Fisheries experts have given a boost to stocks in North East waters as part of the Environment Agency’s ongoing plans to develop and restore rivers and lakes in the region.
Fish including dace, chub, roach, crucian carp, tench, rudd and bream have been stocked into rivers and stillwater fisheries this week.
At the River Skerne near Darlington, 4,000 chub, dace, roach and barbel have been stocked, and a further 3,000 dace, chub and barbell have been released into the River Wear near Durham.
The River Don at South Tyneside and the River Tees at High Conniscliffe also received stocks of chub, dace and barbel.
Stillwater fisheries in the region – Willows Reservoir at Barmston, Washington; Eden Grange at Station Town; Grey Towers Lake at Nunthorpe; Wheatley Hill; and Wydon Water near Hexham - have also been stocked with 15,000 roach, rudd, bream, tench and crucian carp to help improve angling.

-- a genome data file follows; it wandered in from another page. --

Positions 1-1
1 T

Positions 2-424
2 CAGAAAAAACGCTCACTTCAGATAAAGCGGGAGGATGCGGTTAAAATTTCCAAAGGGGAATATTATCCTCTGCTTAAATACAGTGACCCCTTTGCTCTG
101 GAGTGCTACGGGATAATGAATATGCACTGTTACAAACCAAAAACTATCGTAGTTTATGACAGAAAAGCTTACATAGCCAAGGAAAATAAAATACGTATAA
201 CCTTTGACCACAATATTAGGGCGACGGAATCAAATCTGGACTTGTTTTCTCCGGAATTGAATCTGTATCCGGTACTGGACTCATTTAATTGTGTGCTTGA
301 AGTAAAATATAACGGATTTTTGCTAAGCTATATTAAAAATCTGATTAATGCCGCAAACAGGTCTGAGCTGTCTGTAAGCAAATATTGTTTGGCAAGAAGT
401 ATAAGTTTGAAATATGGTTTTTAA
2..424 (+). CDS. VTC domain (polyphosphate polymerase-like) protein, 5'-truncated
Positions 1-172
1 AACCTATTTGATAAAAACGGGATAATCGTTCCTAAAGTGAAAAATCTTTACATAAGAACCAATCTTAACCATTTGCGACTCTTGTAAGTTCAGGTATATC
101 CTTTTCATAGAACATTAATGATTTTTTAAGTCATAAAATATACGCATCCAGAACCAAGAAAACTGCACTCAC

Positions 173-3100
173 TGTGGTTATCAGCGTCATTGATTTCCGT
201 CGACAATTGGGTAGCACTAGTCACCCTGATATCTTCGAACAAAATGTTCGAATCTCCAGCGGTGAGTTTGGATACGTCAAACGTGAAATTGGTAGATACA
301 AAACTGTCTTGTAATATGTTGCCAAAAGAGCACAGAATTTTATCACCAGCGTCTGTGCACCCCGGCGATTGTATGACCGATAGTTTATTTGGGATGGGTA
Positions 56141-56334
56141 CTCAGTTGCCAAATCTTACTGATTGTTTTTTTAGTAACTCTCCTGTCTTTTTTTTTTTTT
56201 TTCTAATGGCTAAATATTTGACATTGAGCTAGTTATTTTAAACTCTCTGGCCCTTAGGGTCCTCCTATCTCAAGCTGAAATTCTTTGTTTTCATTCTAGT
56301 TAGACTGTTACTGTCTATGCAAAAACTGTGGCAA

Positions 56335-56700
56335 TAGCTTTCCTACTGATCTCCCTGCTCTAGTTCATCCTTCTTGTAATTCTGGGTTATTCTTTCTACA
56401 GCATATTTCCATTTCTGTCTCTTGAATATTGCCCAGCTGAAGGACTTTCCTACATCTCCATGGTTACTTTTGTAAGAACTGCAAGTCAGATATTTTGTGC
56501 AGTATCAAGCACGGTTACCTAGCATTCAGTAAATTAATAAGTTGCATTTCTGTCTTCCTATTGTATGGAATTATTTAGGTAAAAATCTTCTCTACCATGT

The Environment Agency releases fish into our waterways annually. Fisheries officers target fish stocking activity using data from national fish surveys to identify where there are problems with poor breeding and survival.
Environment Agency Fisheries Officers Paul Frear and Robbie Stevenson led the work to introduce the fish to their new homes this week.
We’re pleased we can provide these fish for stocking as part of our commitment to rod-licence paying anglers.
Restoration and the creation of new fisheries for all people to enjoy is a very important aspect to our work.
The River Skerne above Darlington has suffered from poor water quality and habitat degradation in the past, but a concerted effort by the Environment Agency has helped to turn this watercourse around.
High Spring flows and cool summers, along with barriers to fish passage, on the Rivers Wear and Tees have impacted on coarse fish survival, so the Environment Agency stocks fish to help support impacted recruitment.
The fish all come from the Environment Agency’s fish farm at Calverton, Nottinghamshire, where between 350,000 and 500,000 fish are produced each year to stock rivers across the country.